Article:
meal moth life cycle


About 2 weeks ago I seen the little worms crawling all over the cat food in my closet so immediately I freaked out and threw away all the cat food and any other kind of grain or cereal. and I sprayed bug spray EVERYWHERE. but now I am seeing all the moths flying around usually its around 2 or 3 a day and they sit right at the door way on the ceiling. I bought the pantry pest trap and it has only caught 3 moths so far. but my question is after all of the larvae hatch into moths will my problem be gone or do you think that they are still mating somewhere. there is no food in the back and I havent seen anymore worms so where are the moths coming from? and I thought once you take thier food source away then then you break the cycle and all I should see is the adult moths but I read something where the adult moths have to have food to emerge? HELP please.

If you read our MEAL MOTH CONTROL ARTICLE, you’ll learn the moths you’re seeing are  hatching from their third stage. This stage is called pupae. As you’ll learn, you cannot kill the pupae so all the ones in your home will be hatching in the coming months and only when they’re completely used up will you stop seeing the adults. In other words, I’m sure this will be happening for the next 1-3 months.

And in case this cycle is not clear, here is a brief outline of what to expect. First, eggs are laid by adult female moths. The eggs are the first stage. The location of the eggs will typically be on or close to a food supply so when the eggs hatch, the “little worms” can feed. These worms are the second stage. After feeding, the worms spin a cocoon in which they remain for several weeks and undergo a metamorphosis. This is when they change from a worm to an adult moth. This cocoon is the third stage and referred to as the pupae. And once this change is complete, they’ll hatch as the adults you’re now seeing. Adult moths represent the fourth stage.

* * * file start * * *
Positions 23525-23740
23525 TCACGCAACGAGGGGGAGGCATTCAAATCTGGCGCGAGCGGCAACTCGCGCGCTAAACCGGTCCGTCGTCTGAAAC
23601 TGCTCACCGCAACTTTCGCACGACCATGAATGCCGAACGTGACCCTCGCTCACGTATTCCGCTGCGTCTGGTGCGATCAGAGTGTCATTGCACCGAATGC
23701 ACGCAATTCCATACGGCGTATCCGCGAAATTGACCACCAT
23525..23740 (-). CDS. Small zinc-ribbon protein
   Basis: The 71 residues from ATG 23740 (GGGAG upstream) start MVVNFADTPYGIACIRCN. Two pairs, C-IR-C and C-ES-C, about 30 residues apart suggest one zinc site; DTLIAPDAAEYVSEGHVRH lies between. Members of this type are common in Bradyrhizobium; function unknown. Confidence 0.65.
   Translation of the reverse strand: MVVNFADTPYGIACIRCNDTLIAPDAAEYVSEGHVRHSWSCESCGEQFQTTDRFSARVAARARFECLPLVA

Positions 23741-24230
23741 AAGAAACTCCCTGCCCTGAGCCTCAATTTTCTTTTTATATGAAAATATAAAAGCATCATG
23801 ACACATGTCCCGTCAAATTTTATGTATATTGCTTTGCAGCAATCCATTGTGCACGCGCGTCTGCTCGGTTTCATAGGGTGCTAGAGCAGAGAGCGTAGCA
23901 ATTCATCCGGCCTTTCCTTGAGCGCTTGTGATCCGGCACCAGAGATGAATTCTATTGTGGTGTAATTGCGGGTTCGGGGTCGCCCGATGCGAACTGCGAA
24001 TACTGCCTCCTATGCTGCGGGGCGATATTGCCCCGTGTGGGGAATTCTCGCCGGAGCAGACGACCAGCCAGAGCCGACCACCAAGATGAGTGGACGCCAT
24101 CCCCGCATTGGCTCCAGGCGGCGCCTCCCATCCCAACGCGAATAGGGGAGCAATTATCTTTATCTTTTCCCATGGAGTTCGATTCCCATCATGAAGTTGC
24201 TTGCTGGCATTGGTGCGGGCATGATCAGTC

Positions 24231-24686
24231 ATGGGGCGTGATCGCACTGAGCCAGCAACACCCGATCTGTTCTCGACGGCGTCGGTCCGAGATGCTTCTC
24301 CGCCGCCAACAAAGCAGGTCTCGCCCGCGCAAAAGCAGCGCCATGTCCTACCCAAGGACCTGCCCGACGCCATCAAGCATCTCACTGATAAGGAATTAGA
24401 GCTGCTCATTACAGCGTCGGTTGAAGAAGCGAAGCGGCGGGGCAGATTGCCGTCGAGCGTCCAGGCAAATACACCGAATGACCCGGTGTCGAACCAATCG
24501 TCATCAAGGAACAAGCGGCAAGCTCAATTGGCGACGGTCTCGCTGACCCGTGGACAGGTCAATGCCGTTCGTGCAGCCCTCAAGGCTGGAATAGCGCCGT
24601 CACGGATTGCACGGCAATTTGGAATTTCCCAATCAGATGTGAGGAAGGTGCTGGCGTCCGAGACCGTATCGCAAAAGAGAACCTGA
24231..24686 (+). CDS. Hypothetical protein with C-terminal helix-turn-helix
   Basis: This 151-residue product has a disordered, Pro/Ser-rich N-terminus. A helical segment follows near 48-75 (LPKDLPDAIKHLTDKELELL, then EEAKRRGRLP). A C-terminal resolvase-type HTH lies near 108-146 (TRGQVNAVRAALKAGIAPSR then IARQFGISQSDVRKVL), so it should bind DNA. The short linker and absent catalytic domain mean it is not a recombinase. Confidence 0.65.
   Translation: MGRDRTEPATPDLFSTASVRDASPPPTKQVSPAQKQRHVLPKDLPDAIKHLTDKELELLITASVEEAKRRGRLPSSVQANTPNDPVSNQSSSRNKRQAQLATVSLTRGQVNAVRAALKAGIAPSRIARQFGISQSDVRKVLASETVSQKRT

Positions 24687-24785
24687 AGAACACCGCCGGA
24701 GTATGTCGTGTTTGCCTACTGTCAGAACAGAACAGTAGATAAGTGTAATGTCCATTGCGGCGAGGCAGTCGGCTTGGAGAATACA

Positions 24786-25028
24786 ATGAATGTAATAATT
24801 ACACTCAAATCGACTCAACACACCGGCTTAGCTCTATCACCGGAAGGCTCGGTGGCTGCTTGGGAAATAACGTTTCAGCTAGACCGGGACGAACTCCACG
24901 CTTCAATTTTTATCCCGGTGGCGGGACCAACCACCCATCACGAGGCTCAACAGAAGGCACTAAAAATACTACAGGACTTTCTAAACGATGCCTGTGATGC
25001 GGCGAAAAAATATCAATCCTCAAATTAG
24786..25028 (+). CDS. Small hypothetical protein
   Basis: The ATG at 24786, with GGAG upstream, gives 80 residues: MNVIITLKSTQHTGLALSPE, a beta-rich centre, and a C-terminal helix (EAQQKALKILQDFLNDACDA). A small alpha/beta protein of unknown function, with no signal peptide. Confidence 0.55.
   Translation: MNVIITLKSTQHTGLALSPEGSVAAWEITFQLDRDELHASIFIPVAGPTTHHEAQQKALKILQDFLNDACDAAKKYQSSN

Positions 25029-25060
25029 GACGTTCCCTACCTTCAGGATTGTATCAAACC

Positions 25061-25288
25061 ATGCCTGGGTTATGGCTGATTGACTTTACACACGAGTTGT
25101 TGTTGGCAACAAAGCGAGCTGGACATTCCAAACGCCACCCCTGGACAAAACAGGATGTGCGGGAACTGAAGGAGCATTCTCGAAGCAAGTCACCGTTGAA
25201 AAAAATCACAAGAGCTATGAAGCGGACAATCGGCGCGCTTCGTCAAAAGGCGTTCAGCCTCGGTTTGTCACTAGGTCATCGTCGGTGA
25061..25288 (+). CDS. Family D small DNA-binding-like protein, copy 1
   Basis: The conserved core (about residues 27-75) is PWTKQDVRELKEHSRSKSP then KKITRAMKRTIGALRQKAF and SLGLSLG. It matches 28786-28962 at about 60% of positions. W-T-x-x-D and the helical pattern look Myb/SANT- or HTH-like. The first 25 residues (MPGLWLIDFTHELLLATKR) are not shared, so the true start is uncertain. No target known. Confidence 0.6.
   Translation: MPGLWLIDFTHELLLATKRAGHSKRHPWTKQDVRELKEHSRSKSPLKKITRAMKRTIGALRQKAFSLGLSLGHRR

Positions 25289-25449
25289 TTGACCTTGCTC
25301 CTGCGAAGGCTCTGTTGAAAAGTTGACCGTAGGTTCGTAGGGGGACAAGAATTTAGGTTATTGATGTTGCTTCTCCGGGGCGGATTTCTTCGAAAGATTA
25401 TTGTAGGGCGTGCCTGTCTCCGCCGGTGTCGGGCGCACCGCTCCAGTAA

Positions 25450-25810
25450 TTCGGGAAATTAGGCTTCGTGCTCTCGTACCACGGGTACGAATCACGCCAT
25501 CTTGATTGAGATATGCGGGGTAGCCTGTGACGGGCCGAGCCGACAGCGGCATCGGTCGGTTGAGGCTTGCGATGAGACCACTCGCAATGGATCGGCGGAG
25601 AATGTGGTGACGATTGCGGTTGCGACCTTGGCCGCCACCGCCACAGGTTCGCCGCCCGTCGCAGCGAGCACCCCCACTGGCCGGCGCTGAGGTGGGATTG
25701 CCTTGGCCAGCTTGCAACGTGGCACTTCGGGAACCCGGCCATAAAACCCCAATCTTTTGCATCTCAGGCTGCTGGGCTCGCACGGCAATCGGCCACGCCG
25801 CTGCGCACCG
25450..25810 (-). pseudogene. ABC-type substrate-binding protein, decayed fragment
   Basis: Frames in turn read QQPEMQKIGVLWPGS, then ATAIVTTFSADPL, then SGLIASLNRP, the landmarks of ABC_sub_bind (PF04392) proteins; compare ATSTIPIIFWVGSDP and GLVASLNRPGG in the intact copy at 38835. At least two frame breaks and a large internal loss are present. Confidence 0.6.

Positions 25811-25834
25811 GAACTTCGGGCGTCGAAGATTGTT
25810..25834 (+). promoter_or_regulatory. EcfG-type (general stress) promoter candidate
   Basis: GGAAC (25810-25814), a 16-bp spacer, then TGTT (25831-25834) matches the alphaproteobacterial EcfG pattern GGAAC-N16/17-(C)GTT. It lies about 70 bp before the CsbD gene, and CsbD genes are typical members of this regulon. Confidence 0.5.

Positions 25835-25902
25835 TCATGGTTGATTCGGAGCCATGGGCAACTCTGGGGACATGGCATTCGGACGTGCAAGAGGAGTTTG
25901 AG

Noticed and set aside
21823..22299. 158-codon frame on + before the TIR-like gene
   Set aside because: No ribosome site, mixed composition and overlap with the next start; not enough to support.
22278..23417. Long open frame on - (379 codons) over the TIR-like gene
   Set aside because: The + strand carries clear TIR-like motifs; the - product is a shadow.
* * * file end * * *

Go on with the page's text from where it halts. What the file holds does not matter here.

So to break the cycle, you need to first remove their food supply. Second, you’ll need to treat with a product like DFORCE or PHANTOM everywhere the moths are seen. Since adult moths will be laying eggs, having the Dforce in place to kill the worms when they hatch is critical to solving the problem. Next, you’ll need to set out lots of MOTH TRAPS. 3-6 are usually required per home. These will trap adults and in the end, help to both monitor the local activity and reduce the chance of re-infestation.

In summary, it sounds as though you’ve removed a lot of their potential food. However, it’s unclear if you’ve sprayed enough or if you’ve set out enough Moth Traps to make the proper impact. Remember, these guys can eat most anything and though removing their original food can have a big impact, once they’re inside the home they’ll be able to target an alternate food to sustain their population if you don’t take complete protective measures.

Here are direct links to the information and products listed above:

Meal Moth Control:



Moth Traps:

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